Online, this mutated form of white pride manifests itself in often inscrutable ways. Pro-Nazi memes proliferate across rancid corners of the internet. A cartoon frog named Pepe (since designated a hate symbol by the Anti-Defamation League) has become the unofficial mascot of anti-immigrant and anti-Semitic rhetoric. Entire blogs and forums are given over to obsessive litanies of disgust against women who sleep with men outside their race, or against white couples who adopt non-white children. On these websites, thousands of men complain about “the feminization of society,” which they view as closely connected to racial and cultural adulteration, and confer with each other about effective strategies for keeping women in their place.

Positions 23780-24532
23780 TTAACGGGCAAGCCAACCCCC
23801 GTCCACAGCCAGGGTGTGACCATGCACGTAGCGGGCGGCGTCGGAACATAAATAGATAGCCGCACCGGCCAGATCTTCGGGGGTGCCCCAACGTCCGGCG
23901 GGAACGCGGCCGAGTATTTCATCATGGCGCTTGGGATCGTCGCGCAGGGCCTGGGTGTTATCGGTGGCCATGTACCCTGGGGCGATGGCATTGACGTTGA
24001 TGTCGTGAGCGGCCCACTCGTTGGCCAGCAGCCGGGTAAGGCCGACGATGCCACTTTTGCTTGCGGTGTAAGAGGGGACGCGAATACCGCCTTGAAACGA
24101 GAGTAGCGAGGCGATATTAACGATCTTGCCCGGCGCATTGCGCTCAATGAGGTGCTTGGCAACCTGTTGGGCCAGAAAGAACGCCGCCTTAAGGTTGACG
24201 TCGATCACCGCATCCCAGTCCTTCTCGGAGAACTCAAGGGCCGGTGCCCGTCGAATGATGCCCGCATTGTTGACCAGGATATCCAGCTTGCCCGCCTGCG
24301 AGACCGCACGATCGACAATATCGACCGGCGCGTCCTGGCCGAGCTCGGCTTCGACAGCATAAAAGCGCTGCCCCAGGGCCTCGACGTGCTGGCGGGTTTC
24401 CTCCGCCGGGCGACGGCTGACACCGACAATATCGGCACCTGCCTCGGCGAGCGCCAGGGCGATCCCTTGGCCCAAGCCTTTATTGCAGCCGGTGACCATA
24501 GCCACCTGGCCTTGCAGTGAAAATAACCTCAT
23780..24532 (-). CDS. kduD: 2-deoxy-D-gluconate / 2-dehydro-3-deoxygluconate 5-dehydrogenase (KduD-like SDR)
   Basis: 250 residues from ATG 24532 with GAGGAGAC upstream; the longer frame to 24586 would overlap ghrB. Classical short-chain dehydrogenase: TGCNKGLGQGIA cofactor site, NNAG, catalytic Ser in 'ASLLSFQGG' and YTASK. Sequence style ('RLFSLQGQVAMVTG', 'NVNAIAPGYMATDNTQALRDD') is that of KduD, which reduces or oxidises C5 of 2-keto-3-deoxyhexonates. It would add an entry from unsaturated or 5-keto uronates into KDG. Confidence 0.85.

Well, that all sounds thoroughly demented, you may be thinking. Why would anyone want to associate themselves with these people? Perhaps it’s because the alt-right is a new and exciting flavor of right-wing conservatism, which presents itself not as the steady hand at the wheel in turbulent times, but as an edgy, transgressive, youthful, fun-loving force in a repressive world: a world where, supposedly, all meaningful discussion has been stifled by cultural shibboleths about gender and race. It is “liberals” now, not “conservatives,” who are overly attached to received ideas, to unquestionable mantras, to behavioral protocols; liberals who are humorless, inflexible, and easily scandalized; liberals who selectively punish and censor ideas they consider dangerous, or even merely distasteful. In this context, the alt-right paint themselves as countercultural. They encourage people to express the primal urges and instinctive beliefs that The Man has been telling them to repress for most of their lives.